What I Didn’t Buy: Railpower Tech (RLPPF.PK)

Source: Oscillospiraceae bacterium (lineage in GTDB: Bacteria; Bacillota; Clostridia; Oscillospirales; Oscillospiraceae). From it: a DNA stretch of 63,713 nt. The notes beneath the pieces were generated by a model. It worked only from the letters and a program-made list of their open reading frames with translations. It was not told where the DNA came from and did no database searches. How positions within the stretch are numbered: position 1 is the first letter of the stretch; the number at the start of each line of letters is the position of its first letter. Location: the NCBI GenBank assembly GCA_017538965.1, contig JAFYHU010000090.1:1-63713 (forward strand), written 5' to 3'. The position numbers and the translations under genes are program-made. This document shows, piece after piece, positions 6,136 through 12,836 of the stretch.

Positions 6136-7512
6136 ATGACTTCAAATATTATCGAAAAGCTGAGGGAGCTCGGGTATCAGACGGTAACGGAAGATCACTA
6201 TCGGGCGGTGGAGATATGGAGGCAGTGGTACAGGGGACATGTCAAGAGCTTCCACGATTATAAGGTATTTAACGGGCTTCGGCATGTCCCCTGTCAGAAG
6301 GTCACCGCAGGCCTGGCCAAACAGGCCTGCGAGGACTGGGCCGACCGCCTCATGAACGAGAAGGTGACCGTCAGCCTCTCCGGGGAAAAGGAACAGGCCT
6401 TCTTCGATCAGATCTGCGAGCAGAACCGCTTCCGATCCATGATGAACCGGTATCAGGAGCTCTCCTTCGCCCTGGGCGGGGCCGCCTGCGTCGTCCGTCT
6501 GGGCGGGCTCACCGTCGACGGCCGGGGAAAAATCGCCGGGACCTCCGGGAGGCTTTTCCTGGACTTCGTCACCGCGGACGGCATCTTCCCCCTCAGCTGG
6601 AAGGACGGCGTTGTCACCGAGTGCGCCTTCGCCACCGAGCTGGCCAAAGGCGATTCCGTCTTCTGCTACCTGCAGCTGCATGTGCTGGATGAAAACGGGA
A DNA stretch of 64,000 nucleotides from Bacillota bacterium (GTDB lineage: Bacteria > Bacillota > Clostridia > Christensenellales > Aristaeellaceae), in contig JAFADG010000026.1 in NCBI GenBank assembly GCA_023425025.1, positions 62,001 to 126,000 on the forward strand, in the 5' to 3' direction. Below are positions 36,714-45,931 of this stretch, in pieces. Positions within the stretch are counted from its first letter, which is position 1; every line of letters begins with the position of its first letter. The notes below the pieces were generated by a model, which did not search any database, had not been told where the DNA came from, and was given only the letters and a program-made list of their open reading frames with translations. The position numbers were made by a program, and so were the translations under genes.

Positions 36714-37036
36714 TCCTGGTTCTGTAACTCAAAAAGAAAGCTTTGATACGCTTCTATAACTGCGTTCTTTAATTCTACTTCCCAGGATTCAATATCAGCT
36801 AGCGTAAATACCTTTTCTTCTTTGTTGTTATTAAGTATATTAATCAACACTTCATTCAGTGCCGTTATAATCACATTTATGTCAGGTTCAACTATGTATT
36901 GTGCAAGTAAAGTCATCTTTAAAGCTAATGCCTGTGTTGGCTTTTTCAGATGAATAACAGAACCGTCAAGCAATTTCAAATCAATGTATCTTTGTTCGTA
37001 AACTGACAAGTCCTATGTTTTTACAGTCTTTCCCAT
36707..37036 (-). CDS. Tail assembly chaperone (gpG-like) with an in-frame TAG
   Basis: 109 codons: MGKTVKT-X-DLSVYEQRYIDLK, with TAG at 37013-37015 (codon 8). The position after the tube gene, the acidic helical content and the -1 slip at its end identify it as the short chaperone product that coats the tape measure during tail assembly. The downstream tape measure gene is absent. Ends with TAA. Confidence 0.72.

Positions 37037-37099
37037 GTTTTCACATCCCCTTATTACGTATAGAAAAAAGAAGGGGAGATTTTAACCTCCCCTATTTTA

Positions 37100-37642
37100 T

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Over the past few days (and continuing this week), Tom has been writing about about what he sold recently. Lately, I have been thinking about what I could buy with the cash I have sitting around, seeing as many alt energy stocks look like bargains compared to where they were trading at just a few short months ago. Over the weekend, I looked again into a stock I wrote about in May, Railpower Tech (RLPPF.PK or P.TO). I got a couple of requests for updates on this one so I decided to write about it. Railpower makes hybrid locomotives for short hauls in train yards, and its technology can also be applied to port cranes. The big selling point is that these locomotives can reduce fuel usage by 60% and various harmful emissions by 80%. The Decision What prompted me to look at Railpower again is the fact that the stock is down about 25% since I wrote about it in May, although nothing material has happened to the company. This is likely a case of a penny stock getting caught in the storm that is battering the markets. Risk is currently being repriced on a massive scale, and in my view we are at times overshooting to the downside, giving rise to good buying opportunities. After reading through the Q2 2008 financial statements and recent news releases, I decided not to commit any more money to this company for the time being, although I am not going to sell any of my small position. My main concern is the lack of contracts being signed, with only six units (5 locomotives and 1 crane) being sold in Q2 and Q3 2008. Given the high degree of operating leverage the company is taking on by building its own plant and moving away from contracting out assembly, volume will be of essence. The Good I’m keeping my current position intact because Railpower is blessed with something few of its small-cap peers have: ample cash reserves because of a recent C$55 million financing through convertible debentures in two tranches, C$35 million in late 2007 and C$20 million in May 2008. Railpower estimates its non-working capital cash needs at about C$25.6 million for 2009, mostly related to the construction of its new plant. With C$40.1 million in the bank, and the option to pay for the interest expenses associated with the debentures in shares rather than cash, the company is relatively well positioned to weather the current crisis in capital markets. Though management acknowledges it will need more cash for working capital purposes once production ramps up, this money should be relatively easy to access as contracts are signed. The Bad The new factory currently being built will have a capacity of 125 units per year. Dividing that number by four quarters yields 31.25, so selling about 27 new units per quarter would equate to operating at about 85% of capacity, which is pretty decent. As mentioned above, Railpower is currently nowhere near that number with six units in the last two quarters. The firm has cash in the bank, a great technology, no real competitors and one of North America’s most sophisticated institutional investors as its main financial backer, so at this stage in the game investors need to see the order book getting filled. Press releases about how cool the technology is just won’t cut it anymore, especially in an environment where investors need to see real operating cash flow to feel reassured. The Ugly Now the C$55 million in financing is great news to be sure, but there is a rub. As mentioned above, Railpower has the option of paying all interest expenses on both debentures (coupon rates of 5%) until maturity (2013) in shares rather than cash. In Q2 2008, Railpower elected to pay its interest expenses in shares, resulting in the issuance of 1,980,166 new common shares, or a 2.2% increase over the common shares outstanding prior to that period (89,495,458). The holder, for its part, has the option of being paid the whole of the principal in common or another class of shares. For the C$35 million debenture, the conversion price is set at C$0.30 per share, which would result in 116,666,667 new shares being issued. For the C$20 million debenture, the conversion price is set at C$0.40 per share, which would result in 50,000,000 new shares being issued. As at June 30, 2008, there were 91,475,624 shares issued and outstanding. The debentures are secured by a claim on anything that’s “movable” on the balance sheet (i.e. not land or a plant), which encompasses all of the assets that actually matter right now. Paying interest expenses via share issues is a double-edged sword for the company’s shareholders: on the one hand, bankruptcy risk is nearly eliminated in the near-term; on the other, if the company can’t figure out a way to boost sales and generate operating cash flow, shareholders get progressively more diluted. In effect, this turns cheap capital (debt at 5% plus a tax shield) into very expensive capital (equity). While the cost of equity capital is not reflected through an immediate cash outflow, the opportunity cost in terms of not being able to raise money through an equity offering later on because of concerns over shareholder dilution is very real. In a context where the company is filling the order book, this situation isn’t an especially big deal as interest expenses can be paid in cash and existing shareholders can benefit from plenty of upside before the debentures mature and the massive dilution risk they represent materializes. However, in a context where the company isn’t selling units and no operating cash is coming through, management has the option of diluting shareholders instead of facing bankruptcy, which it could be argued reduces pressure to perform. The holder of these debentures, the OTPP, is in a position to have its cake and eat it to: if the company fails, it can get a good chunk of its money back, and if Railpower succeeds it’ll get a controlling position for what is likely to be a fraction of the company’s intrinsic value. Conclusion I don’t mean to sound like a bear on this stock and I am not. For one thing, I think the management team has exactly the right profile for the job. I like the proximity, both from a key personnel and from a geographic standpoint, to Bombardier, which is a global leader in rail transport. Any signs of the two cooperating on projects would be great news. I also expect that sales will pick up as the plant nears completion and as customers feel reassured that Railpower can deliver. But as a small minority shareholder, I can’t help but feel a little uneasy at potentially being diluted if management fails to sign sales contracts. I therefore want to see signs of commercial success before dipping my toes any further, which would materialize as sales edging closer to an average of 27 units sold per quarter. DISCLOSURE: The author is long Railpower Tech DISCLAIMER: I am not a registered investment advisor. The information and trades that I provide here are for informational purposes only and are not a solicitation to buy or sell any of these securities. Investing involves substantial risk and you should evaluate your own risk levels before you make any investment. Past results are not an indication of future performance. Please take the time to read the full disclaimer here.